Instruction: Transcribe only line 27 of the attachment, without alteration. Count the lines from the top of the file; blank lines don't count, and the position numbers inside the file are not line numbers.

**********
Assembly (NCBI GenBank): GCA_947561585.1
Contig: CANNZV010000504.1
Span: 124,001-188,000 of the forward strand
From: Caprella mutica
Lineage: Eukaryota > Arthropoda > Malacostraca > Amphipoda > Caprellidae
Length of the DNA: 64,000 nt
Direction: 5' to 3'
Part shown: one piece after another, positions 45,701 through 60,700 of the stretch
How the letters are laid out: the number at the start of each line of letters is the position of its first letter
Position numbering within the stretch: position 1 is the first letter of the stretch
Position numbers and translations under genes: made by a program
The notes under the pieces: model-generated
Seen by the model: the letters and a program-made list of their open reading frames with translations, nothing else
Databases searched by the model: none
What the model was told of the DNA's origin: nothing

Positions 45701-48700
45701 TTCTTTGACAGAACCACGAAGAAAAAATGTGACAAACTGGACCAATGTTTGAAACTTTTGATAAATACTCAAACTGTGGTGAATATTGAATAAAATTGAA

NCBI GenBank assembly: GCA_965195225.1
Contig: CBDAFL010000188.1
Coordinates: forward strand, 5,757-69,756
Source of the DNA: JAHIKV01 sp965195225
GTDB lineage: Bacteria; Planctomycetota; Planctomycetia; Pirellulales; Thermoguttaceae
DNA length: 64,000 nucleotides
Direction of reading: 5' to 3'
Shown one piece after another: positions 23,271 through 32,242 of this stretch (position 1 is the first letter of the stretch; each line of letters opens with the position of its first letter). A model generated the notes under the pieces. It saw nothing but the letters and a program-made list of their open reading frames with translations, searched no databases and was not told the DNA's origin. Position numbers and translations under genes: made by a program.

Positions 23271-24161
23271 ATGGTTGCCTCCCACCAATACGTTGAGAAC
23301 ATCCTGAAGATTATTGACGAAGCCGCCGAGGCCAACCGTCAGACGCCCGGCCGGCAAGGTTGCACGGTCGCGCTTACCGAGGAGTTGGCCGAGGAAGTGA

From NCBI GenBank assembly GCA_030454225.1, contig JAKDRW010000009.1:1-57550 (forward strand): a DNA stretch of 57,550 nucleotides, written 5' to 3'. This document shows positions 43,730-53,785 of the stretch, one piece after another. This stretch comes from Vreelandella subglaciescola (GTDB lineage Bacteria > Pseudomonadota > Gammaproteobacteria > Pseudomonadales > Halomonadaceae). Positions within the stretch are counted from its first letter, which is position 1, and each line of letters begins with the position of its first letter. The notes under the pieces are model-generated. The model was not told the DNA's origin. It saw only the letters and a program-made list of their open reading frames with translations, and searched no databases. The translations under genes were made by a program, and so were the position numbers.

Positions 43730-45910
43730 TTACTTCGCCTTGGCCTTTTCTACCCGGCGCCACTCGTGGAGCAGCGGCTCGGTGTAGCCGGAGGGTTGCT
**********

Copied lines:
23271 ATGGTTGCCTCCCACCAATACGTTGAGAAC